The A1C test is also used to monitor blood sugar levels in people who have been diagnosed with diabetes. A major advantage of the A1C test is that it doesn’t require fasting.

Treatment and management

Type 2 diabetes is a chronic condition that affects the way your body metabolizes sugar. It’s typically diagnosed in adults over the age of 40, and the risk increases with age. There is no cure, but it can be managed with lifestyle changes and medication.

Lifestyle changes

Making lifestyle changes is vital for managing type 2 diabetes. Even if you have been diagnosed with diabetes, it’s never too late to make a positive change. Small changes can make a big difference and help you control your blood sugar levels.

You can manage type 2 diabetes by:
-eating healthy foods
-increasing your physical activity
-monitoring your blood sugar levels
-taking medications as prescribed

Making these lifestyle changes can be challenging. But, with support from family, friends, and your healthcare team, you can make the changes you need to improve your health.


There are a variety of diabetes medications available to manage type 2 diabetes, and they can be broadly classified into those that help the body to better use its own insulin and those that lower blood sugar levels directly.

Your doctor will take many factors into account when prescribing a medication for type 2 diabetes, including your current blood sugar level, your A1C (a measure of how well your blood sugar has been controlled over the past few months), other health conditions you have, and any medications you’re currently taking.

The most common types of diabetes medications are listed below.

Oral medications:

  • metformin (Glucophage, Glumetza)
  • thiazolidinediones (Actos, Avandia) – not available in the U.S. anymore due to safety concerns
  • sulfonylureas (glyburide [DiaBeta, Glynase PresTab, Micronase], glipizide [Glucotrol], glimepiride [Amaryl])
  • meglitinides (Prandin, Starlix) – these drugs work similarly to sulfonylureas, but their effect doesn’t last as long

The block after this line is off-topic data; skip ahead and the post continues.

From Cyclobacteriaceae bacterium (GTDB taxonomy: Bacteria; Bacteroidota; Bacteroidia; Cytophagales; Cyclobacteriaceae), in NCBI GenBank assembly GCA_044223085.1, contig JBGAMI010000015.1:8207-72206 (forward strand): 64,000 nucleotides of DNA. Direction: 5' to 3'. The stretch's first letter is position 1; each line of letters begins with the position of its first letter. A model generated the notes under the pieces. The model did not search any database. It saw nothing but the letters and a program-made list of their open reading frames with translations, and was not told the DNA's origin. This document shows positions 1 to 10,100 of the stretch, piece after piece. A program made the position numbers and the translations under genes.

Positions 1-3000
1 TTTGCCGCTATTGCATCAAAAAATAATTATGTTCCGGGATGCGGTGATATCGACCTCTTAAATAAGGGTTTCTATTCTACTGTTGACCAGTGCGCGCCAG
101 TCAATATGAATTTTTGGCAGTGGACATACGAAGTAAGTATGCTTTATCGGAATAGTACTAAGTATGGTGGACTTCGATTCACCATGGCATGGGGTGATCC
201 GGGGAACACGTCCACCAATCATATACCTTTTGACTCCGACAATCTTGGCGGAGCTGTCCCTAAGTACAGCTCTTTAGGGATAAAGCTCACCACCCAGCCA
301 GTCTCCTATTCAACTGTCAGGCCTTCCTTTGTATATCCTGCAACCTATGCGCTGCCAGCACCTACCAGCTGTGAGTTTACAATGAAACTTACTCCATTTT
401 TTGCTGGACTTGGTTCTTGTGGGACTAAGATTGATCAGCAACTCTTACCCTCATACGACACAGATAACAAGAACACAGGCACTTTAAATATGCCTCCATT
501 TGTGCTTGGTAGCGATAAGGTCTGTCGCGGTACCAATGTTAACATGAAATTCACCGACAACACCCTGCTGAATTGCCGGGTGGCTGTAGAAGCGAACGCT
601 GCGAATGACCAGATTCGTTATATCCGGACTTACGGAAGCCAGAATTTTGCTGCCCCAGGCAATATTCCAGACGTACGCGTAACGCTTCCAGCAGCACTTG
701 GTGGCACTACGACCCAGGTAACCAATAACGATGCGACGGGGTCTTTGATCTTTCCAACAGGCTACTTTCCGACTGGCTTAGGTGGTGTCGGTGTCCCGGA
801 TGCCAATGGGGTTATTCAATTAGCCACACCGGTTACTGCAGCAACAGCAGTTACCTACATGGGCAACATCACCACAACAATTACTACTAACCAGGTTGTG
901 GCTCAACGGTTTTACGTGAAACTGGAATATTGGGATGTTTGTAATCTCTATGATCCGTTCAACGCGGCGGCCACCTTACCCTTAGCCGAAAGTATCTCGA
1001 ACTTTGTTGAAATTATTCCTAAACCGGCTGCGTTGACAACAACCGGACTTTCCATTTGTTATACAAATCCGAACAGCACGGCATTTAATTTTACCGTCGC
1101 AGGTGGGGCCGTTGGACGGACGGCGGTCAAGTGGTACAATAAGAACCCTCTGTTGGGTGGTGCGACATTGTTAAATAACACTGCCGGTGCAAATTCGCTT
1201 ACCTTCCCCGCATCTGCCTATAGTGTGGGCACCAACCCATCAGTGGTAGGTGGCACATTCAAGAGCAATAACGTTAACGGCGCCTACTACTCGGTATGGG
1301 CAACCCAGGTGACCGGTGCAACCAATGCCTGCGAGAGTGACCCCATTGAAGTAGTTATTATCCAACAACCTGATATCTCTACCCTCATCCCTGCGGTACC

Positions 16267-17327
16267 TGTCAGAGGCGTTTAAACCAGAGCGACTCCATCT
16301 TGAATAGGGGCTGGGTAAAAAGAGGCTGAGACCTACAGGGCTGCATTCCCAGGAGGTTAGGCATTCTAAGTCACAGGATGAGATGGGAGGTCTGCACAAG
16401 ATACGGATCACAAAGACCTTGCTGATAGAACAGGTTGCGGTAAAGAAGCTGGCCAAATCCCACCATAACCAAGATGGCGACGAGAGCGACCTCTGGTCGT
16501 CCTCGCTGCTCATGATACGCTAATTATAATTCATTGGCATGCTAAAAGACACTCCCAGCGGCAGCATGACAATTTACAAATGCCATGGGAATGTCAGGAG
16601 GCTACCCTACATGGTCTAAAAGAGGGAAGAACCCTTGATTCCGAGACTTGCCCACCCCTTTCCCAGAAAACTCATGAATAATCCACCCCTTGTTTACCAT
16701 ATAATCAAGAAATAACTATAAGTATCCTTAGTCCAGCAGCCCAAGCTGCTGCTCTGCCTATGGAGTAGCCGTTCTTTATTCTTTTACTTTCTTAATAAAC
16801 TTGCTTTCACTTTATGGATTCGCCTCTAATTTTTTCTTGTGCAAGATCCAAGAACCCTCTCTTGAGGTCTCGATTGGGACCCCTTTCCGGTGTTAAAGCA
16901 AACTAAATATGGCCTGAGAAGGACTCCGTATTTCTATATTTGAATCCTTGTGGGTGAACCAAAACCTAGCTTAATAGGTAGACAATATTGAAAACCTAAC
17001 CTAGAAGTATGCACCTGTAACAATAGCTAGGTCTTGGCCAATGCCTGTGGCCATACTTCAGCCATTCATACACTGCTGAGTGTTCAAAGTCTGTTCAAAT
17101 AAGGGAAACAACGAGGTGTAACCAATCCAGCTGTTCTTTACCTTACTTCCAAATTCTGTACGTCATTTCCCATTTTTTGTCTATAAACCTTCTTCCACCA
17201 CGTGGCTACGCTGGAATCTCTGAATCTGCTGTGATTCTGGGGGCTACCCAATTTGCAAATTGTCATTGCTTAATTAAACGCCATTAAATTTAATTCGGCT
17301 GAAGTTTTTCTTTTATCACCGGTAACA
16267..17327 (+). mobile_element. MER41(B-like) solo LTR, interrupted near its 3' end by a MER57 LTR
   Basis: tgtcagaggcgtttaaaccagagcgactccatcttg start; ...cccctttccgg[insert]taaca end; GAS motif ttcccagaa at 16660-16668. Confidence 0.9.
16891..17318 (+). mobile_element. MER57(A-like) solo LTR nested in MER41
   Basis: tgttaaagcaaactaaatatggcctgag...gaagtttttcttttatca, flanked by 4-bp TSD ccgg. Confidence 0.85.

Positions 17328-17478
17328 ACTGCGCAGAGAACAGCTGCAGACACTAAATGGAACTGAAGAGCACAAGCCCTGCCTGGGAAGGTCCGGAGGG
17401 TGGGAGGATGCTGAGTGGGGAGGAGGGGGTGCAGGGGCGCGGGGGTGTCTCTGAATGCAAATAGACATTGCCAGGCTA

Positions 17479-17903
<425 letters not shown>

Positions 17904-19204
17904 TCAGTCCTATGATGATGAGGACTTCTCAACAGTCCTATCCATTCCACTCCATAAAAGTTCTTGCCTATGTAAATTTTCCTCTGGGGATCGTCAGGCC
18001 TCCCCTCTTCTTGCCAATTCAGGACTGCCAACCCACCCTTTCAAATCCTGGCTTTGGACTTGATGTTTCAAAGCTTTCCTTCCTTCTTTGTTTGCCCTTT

• DPP4 inhibitors (Januvia, Onglyza)
  • GLP1 agonists (Byetta, Bydureon, Victoza) – these drugs mimic the effects of a hormone called GLP1, which helps to lower blood sugar levels after eating. They’re often used in combination with metformin Insulin: If oral medications aren’t enough to manage your blood sugar levels, you may need to start taking insulin injections. Insulin is a hormone that helps the body use glucose for energy.
  • Rapid-acting insulins (Apidra, Humalog, Novolog) – these insulins start working within 15 minutes after injection and peak in about an hour. They’re usually used before meals and can be combined with long-acting insulins.
  • Short-acting insulins (Regular insulin) – this insulin starts working within 30 minutes after injection and peaks in two to three hours. It’s usually used before meals and can be combined with long-acting insulins.
  • Intermediate-acting insulins (Humulin N and Novolin N) – these insulins start working within two hours after injection and peak in four to 12 hours. They’re usually used twice a day and can be combined with rapid- or short-acting insulins.
    Long-acting insulins (Basaglar KwikPen, Lantus SoloStar Pen ,Levemir FlexPen ) – these insulins work slowly over 24 hours or longer with no pronounced peak effect. They’re usually used once a day Insulin pumps: An insulin pump is a small device that you wear that delivers insulin continuously through a small plastic tube called an infusion set into the layer of fat just beneath the skin surface 24 hours a day

    Type 2 diabetes can be treated with lifestyle changes, oral medications, and insulin. Surgery is an option for some people with type 2 diabetes.

Surgical Options

The surgical treatment of type 2 diabetes is called bariatric surgery. Bariatric surgery helps people with type 2 diabetes by:

-Reducing the size of the stomach so that people feel full sooner
-Causing changes in hormones that control blood sugar
-Reducing the absorption of sugar from food

Bariatric surgery is not a cure for type 2 diabetes, but it can help people lose weight and keep the weight off long-term. People who have bariatric surgery will need to take care of their health and make lifestyle changes, such as following a healthy diet and getting regular exercise.